The Food Safety Enhancement Act of 2009 (FSEA) passed by the House of Representatives last week would apparently spare livestock producers from key concerns voiced by cattlemen.
According to the National Cattlemen’s Beef Association (NCBA), the final House bill clarifies that livestock are exempt from Food and Drug Administration (FDA) regulation – including on-farm inspections and additional authorities currently under the jurisdiction of USDA. Final language in the bill also includes clarifications to traceability and record-keeping provisions contained in the bill.
Among other things, original language in the bill would have authorized FDA to conduct on-farm inspections, undermining USDA’s regulatory authority in ensuring the safety of meat and poultry products.
During earlier debate, Kristina Butts, NCBA manager of legislative affairs, explained, “We all agree that food safety is extremely important, and beef producers remain committed to producing safe, nutritious and wholesome beef products. But, giving additional broad authority for on-farm food safety plans will not improve food safety and will be an economic burden, not only for beef producers but for the FDA. Using precious FDA resources for this purpose would be duplicative and would undermine the strong process we currently have in place.”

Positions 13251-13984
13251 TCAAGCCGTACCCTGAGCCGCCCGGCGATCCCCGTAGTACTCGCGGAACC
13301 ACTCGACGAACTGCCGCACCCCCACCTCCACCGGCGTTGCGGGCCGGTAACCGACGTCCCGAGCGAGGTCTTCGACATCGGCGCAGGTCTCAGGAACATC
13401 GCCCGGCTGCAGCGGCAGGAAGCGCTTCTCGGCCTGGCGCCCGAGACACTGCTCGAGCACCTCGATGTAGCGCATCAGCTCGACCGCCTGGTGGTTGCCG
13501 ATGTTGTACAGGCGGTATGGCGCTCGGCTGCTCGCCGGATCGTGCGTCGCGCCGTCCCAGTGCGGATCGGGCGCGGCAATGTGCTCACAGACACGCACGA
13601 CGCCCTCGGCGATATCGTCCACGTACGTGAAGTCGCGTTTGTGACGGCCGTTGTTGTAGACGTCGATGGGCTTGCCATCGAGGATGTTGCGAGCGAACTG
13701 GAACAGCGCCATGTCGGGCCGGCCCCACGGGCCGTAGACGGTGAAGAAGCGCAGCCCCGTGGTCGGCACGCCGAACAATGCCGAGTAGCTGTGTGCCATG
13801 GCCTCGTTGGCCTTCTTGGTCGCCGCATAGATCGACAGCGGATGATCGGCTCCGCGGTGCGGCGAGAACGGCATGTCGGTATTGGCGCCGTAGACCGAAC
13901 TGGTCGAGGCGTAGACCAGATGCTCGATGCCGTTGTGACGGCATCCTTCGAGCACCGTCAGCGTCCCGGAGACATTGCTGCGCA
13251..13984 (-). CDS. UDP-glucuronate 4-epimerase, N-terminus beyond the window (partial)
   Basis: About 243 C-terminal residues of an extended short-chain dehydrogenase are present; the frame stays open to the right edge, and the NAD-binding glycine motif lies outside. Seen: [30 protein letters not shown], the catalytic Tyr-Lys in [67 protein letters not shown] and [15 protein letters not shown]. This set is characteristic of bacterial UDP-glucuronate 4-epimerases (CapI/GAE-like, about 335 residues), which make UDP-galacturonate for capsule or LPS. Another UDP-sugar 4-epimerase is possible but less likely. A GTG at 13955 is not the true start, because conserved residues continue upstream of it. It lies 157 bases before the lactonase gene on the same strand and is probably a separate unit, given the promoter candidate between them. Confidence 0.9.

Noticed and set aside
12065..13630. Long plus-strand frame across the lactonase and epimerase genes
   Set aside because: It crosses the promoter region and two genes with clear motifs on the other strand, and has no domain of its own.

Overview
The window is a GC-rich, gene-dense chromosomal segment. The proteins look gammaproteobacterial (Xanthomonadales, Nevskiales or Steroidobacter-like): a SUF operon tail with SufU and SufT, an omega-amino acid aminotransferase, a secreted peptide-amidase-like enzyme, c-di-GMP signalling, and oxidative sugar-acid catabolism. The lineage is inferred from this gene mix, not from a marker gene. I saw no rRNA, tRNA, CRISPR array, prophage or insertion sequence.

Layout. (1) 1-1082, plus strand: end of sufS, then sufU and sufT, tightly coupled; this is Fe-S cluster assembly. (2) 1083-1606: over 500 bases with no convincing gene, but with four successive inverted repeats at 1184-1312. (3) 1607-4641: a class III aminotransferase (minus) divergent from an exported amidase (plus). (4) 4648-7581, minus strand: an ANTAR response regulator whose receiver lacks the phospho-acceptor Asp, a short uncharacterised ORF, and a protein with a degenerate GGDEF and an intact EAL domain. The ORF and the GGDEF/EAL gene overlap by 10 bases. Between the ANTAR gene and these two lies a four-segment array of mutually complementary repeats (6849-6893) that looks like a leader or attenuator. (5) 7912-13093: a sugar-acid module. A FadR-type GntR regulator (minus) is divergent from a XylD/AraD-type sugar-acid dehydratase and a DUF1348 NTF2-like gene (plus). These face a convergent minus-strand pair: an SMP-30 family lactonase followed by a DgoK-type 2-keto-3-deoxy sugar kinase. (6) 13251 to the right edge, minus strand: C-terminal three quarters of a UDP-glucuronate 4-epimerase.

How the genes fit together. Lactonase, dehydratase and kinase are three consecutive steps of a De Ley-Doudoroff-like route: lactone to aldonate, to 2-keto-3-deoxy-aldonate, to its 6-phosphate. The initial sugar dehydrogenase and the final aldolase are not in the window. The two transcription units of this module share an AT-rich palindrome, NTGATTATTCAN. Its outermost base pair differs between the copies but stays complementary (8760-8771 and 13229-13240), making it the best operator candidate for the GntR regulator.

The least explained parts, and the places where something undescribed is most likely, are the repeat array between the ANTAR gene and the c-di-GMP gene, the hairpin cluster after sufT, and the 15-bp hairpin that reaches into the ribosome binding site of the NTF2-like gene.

Originally, the bill also required FDA to create a tracing system for the complete pedigree of all food, including meat, which is not regulated by the FDA. This type of on-farm system would increase production and technology costs for cattle producers and would be overly burdensome for both producers and the FDA.
The bill passed last week also excludes the Preservation of Antibiotics for Medical Treatment Act of 2009, which would have banned the use of animal health products currently used by livestock producers to prevent and control animal disease, according to the National Pork Producers Council (NPPC).
“The House bill moves us in the right direction, but work remains,” says Don Butler, NPPC president.
Now, the Senate will take its crack at it.